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[tex]

\sum\limits_{n = 1}^\infty {\frac{1}{{n^p }}}

[/tex]

It coverges of p > 1 and diverges for all other values of p.

In one of the examples in my book some things are said and there is a line which says observe that the series ( [tex]\sum\limits_{n = 1}^\infty {\frac{1}{{\sqrt {n + 1} }}} [/tex]) ) is a p-series with p = (1/2) < 1 so it diverges. But there is an extra "1" inside the radical so can it still be regarded as a p-series? Also, [tex]\frac{1}{{\sqrt {n + 1} }} < \frac{1}{{\sqrt n }}[/tex] since n is a natural number. So the comparison test wouldn't really tell us anything about the 1/sqrt(n+1) series would it, because the series with 1/sqrt(n) diverges.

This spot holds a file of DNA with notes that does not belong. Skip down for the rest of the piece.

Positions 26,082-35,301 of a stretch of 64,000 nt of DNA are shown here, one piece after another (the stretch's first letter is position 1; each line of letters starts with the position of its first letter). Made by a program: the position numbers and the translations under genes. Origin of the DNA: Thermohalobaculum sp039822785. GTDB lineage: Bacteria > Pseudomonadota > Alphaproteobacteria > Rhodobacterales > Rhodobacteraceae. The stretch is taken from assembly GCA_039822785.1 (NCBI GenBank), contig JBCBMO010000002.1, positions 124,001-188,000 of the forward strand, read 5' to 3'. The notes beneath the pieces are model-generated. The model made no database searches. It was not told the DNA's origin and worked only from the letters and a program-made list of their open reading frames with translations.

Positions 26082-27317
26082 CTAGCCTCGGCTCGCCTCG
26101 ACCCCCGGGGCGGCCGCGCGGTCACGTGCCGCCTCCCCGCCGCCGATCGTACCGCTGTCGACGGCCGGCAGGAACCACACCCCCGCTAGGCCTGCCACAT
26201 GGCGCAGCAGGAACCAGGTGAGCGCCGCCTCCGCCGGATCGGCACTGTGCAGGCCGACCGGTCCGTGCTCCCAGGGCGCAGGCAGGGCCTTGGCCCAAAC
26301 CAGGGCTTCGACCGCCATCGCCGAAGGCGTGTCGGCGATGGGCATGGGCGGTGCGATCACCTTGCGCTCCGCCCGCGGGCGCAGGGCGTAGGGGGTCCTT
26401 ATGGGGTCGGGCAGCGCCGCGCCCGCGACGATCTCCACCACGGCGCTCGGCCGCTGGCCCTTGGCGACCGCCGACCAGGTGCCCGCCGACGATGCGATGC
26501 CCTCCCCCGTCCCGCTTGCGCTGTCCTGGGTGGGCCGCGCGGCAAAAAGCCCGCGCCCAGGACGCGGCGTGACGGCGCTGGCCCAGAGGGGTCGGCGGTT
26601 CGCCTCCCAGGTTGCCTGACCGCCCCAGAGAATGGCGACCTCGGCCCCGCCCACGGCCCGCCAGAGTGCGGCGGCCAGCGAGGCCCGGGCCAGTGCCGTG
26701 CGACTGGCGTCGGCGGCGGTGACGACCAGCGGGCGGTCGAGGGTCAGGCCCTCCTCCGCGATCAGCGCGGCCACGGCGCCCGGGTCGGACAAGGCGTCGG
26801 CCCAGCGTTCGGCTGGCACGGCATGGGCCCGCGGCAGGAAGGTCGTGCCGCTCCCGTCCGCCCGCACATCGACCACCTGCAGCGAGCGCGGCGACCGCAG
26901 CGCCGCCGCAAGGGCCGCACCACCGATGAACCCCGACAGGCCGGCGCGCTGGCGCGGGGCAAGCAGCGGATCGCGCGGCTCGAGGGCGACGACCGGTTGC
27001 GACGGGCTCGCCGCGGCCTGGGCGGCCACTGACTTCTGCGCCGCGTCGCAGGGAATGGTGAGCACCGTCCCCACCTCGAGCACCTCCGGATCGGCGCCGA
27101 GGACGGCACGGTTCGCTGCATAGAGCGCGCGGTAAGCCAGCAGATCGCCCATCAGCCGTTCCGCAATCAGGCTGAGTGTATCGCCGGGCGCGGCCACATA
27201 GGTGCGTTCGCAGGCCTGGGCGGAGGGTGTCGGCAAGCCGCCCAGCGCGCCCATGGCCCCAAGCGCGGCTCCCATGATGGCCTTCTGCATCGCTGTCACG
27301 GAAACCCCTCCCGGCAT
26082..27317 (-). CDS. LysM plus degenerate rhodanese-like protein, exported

Even so, can it still be concluded that 1/sqrt(n+1) is a p-series with p = (1/2) < 1 and so it diverges? The comparison test wouldn't seem to work and I can't really think of any other series to compare to 1/sqrt(n+1). Well apart from something like 1/((n)^(9/10)) but my book seems to have drawn that the conclusion that the series involving 1/sqrt(n+1) is divergent by comparison with 1/sqrt(n). Is that a valid approach?